London International Visitor Survey

The Olympic Legacy

Monday 12th August 2013

The Olympic Legacy

London visitors think the event had a positive impact on the city and the rest of the UK but one year after the Games there is decreasing recognition of the benefits

On 12th August 2012, the Olympic Stadium was turned into a giant representation of the Union Flag as the Summer Olympics drew to a close. Jacques Rogge, the President of the International Olympic Committee called London’s games “happy and glorious”. Ministers from all departments praised the Games’ long term benefits and said that London’s and Britain’s tourism industry would capitalise on the event for years to come. Over the last year LJ Research has gauged opinion from more than 10,000 visitors to London to help evaluate the London Olympics’ legacy.

LJ Research asked London visitors to what extent they thought the Games would impact on London’s and the UK’s status as an international destination using a 1 to 10 rating scale where 1 was “not at all a positive impact”; 10 was “very positive impact”.

People thought the Games had a moderately high positive impact on London as an average score of 7.75 was achieved between 12th August 2012 and 12th August 2013. The impact on the rest of the country was also rated positively, albeit slightly less pronounced compared to London, as an average score of 7.02 was achieved during the last 12 months.

The chart below illustrates, however, that recognition of the positive impacts of the Games is falling. One month after the Olympics, the average impact score for London was a whopping 8.41 with one out of three visitors considering the Games as having a very positive impact on the status of London as an international destination. However, since then, the score has slipped below the mark of 8.0 and by the latest monthly period (between 13 July 2013 and 12 August 2013), only 17% thought that the Games had a very positive impact.

Similarly, in the first 31 post-Olympic Games days, visitors thought that the rest of the UK would significantly benefit from the Games: an average impact score of 7.42 was achieved. With one out of 5 visitors thinking that the Games had a very positive impact on the rest of the country. Most recently though, the equivalent score between 13 July 2013 and 12 August 2013 was around 7.0 points with only 12% thinking that the Games had a very positive impact on the rest of the UK’s status as an international destination.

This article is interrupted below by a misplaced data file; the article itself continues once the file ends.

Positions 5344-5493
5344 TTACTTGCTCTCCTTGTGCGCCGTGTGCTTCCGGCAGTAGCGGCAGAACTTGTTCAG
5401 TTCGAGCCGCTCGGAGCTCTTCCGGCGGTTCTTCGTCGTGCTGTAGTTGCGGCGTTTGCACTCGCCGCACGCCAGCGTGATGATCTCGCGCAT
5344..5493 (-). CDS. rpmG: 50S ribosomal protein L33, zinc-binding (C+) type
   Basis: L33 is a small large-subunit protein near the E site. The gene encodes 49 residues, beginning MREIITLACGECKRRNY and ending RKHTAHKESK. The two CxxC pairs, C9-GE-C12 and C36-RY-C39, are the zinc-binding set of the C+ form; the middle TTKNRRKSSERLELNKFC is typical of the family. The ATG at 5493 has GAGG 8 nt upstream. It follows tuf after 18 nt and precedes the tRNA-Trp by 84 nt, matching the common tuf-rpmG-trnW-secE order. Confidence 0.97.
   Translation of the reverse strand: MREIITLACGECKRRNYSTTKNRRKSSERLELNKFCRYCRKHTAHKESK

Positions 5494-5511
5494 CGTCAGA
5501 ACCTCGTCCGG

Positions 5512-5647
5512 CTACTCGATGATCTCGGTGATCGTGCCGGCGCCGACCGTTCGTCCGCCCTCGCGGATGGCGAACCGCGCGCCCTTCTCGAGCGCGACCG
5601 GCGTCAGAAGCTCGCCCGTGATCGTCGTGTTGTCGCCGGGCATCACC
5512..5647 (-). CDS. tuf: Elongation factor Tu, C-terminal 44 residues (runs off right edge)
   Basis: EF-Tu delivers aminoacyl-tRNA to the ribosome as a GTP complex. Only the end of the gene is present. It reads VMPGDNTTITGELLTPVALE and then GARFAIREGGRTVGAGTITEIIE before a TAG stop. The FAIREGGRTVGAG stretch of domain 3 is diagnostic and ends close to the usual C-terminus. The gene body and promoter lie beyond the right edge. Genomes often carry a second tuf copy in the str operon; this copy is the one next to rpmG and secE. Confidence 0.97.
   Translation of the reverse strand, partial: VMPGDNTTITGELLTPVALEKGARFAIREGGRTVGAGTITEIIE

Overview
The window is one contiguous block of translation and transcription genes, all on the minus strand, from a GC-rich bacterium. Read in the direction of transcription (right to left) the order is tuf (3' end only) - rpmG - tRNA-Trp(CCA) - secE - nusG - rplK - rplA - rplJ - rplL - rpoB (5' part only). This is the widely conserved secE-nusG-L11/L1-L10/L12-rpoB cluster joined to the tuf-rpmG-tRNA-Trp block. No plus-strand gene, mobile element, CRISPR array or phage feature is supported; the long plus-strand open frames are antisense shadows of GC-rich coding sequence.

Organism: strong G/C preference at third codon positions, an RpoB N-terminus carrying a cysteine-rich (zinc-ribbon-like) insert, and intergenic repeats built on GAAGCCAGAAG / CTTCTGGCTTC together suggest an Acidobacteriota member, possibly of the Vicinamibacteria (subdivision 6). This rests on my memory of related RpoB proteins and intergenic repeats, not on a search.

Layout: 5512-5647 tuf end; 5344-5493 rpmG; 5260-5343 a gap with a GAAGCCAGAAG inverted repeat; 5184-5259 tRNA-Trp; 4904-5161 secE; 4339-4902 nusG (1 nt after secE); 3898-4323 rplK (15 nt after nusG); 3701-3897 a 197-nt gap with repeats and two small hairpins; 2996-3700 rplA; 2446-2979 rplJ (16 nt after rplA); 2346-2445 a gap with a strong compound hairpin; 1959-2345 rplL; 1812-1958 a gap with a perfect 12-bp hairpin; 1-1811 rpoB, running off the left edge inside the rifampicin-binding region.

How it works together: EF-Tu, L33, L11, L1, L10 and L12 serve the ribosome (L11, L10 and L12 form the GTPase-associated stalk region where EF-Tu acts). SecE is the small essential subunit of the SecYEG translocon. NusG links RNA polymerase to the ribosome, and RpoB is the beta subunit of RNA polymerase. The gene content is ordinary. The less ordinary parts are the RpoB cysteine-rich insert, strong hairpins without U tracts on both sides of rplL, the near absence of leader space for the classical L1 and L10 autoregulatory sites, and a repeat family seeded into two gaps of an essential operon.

To what extent do you think hosting the 2012 Olympics will impact on London and the UK's status as an international destination? [1 = Not at all positive impact; 10 = Very positive impact]

LJ Research also asked London visitors who came prior to the Games (i.e. before 27 July 2012) what they thought the impact of the Games would be on London’s and the UK’s status as an international destination. Across a 6-week period before the Games, the scores for London and the UK (7.74 and 7.04. respectively) were almost identical to the average levels achieved during the 1 year period after the Games (at 7.75 and 7.02). This is an interesting finding and shows that the successful delivery of the Games has helped to retain a high level of confidence that the event will positively impact London and the rest of UK in the future.

LJ Research undertakes an ongoing London Visitor Survey. If you would like to find out more about London visitors and/or their views on the Olympics or if you wish to ask your own question to London explorers, please get in touch with tom@ljresearch.co.uk.